Bubinga has reddish and bronze-like colors, with a tone similar to Indian rosewood. It is a bit denser than rosewood, which may contribute to its great sustain and clarity. Provides sustain and note separation with warm even tones, bright midrange, and a sparkle across the entire spectrum. Harder and heavier than both Brazilian and Indian rosewood. Medium texture with interlocking grain, its pinkish coloration oxidizes to a brownish red over time and often features a beautiful swirling grain pattern.


Bubinga is a famous type of tonewood that guitar makers have used for many years. Therefore, knowing about it's tone, history and application is very important during the wood selection process

About the Wood and Trees

The scientific name of the Bubinga wood is Didelotia Africana and it is part of the Guibourtia species. The Guibourtia tree flowers and belongs to the Fabaceae (legume family). This tree has thirteen African species and three South American species. These trees usually grow in swampy inundated forests and occasionally near lakeshores and rivers.

The trees grows to heights of 40-50m and have a trunk diameter of between 1-2m. The tree produces buttressed trunks and lumber with an acceptable amount of sturdiness. Bubinga has been in use for making guitars for many years. Another distinct characteristic of this wood is that it has interlocking grain and a medium textured lumber.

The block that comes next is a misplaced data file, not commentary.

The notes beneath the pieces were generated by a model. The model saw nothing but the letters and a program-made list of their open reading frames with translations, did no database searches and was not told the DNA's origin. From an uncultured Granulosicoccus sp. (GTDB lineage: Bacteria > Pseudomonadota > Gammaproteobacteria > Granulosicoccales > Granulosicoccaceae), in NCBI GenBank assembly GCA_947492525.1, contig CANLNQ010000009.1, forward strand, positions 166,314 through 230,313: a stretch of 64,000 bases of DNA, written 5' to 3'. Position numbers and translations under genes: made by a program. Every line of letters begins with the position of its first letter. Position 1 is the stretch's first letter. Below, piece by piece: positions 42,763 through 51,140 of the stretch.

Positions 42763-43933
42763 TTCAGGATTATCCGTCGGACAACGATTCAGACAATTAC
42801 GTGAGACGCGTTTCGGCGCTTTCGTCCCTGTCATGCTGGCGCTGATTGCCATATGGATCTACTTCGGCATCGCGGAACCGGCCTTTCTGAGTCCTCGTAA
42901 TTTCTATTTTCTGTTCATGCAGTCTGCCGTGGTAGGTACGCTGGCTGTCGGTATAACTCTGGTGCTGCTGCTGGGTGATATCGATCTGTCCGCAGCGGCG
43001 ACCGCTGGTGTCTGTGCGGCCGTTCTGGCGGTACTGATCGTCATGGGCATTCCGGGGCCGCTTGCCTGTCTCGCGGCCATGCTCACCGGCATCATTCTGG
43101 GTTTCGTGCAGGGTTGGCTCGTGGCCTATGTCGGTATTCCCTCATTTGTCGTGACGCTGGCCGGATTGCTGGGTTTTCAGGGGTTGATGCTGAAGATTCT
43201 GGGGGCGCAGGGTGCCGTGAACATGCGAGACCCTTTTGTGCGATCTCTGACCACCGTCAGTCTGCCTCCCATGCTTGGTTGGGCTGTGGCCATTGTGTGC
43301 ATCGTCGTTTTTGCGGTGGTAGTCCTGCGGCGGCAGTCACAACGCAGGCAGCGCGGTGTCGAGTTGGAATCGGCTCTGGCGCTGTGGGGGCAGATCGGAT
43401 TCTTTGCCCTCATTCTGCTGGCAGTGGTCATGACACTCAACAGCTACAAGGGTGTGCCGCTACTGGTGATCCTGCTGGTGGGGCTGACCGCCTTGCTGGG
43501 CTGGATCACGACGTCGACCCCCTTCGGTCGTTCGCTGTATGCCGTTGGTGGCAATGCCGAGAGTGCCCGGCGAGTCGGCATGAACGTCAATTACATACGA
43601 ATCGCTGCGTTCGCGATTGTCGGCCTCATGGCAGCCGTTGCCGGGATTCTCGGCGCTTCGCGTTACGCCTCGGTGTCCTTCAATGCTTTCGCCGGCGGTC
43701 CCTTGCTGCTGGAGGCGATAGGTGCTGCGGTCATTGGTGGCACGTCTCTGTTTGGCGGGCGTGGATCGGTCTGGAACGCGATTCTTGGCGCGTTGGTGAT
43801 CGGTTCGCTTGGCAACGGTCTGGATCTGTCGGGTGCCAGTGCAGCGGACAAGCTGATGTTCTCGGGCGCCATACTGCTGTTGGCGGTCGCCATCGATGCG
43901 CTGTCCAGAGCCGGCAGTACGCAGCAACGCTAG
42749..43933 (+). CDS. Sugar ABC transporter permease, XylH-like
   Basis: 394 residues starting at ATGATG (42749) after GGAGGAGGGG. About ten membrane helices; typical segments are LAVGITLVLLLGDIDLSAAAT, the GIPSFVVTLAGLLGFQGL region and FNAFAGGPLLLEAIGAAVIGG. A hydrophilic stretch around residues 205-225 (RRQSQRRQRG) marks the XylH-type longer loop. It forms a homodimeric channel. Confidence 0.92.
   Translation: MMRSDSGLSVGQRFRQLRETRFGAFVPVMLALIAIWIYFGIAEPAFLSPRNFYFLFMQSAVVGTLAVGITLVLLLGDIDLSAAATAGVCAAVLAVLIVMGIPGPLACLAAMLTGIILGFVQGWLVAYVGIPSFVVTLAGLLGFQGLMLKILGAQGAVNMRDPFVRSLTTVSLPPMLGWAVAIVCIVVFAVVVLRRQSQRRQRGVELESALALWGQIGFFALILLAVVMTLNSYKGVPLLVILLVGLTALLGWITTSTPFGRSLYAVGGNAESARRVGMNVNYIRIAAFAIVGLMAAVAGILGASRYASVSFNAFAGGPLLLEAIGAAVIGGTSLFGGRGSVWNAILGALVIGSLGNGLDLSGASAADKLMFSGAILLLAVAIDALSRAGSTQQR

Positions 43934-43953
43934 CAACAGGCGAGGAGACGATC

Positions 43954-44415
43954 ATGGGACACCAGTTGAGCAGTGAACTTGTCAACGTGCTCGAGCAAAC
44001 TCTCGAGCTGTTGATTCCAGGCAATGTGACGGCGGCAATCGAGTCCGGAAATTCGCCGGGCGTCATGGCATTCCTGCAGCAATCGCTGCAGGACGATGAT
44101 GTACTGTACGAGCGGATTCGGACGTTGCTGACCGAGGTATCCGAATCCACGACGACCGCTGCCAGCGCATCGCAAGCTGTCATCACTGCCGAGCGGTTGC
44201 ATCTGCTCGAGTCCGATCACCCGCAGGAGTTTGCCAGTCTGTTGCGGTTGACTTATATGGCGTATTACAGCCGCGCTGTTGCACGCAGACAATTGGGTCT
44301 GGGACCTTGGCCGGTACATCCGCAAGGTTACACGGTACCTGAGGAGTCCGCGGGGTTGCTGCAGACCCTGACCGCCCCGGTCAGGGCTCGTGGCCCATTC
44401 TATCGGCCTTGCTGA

The color of this wood varies from pinkish-mauve to golden blond colors, and when oxidized, it can exhibit rich, dark colors. This adds to the aesthetic appeal of guitars made from this wood. Its interlocked grain make the wood more like mahogany and easy to blend with other types of wood. Generally, this wood is a beautiful species that has a charm of its own. The impressive color makes it an ideal option for making stunning and unique looking guitars.

History with Building Guitars

Historically, Bubinga as a tonewood came into the spotlight after the ban on using Brazilian rosewood. Guitar manufacturers had no choice but to look for other alternatives. While many manufacturers stuck with mahogany and better established species, this species impressed others with the natural attractive color and tone.
Additionally, Bubinga is easy to work with, which allows guitar manufacturers to explore new shapes and to make the most attractive and unique designs.

Why It’s Good for Guitar Building

Its lustrous and attractive red color makes it a good option for unique looking and sounding guitars. Undeniably, people select this tonewood because it grabs their attention and the color plays an important part in aesthetic appeal.
It is resistant to decay, slightly heavy, dense, and looks very classy. All these features make it a great option for making guitars. This wood can easily be shaped to make exciting guitar shapes, which is also a reason for its high demand in the market. The random shadings and swirls on the wood give it a dramatic appeal.

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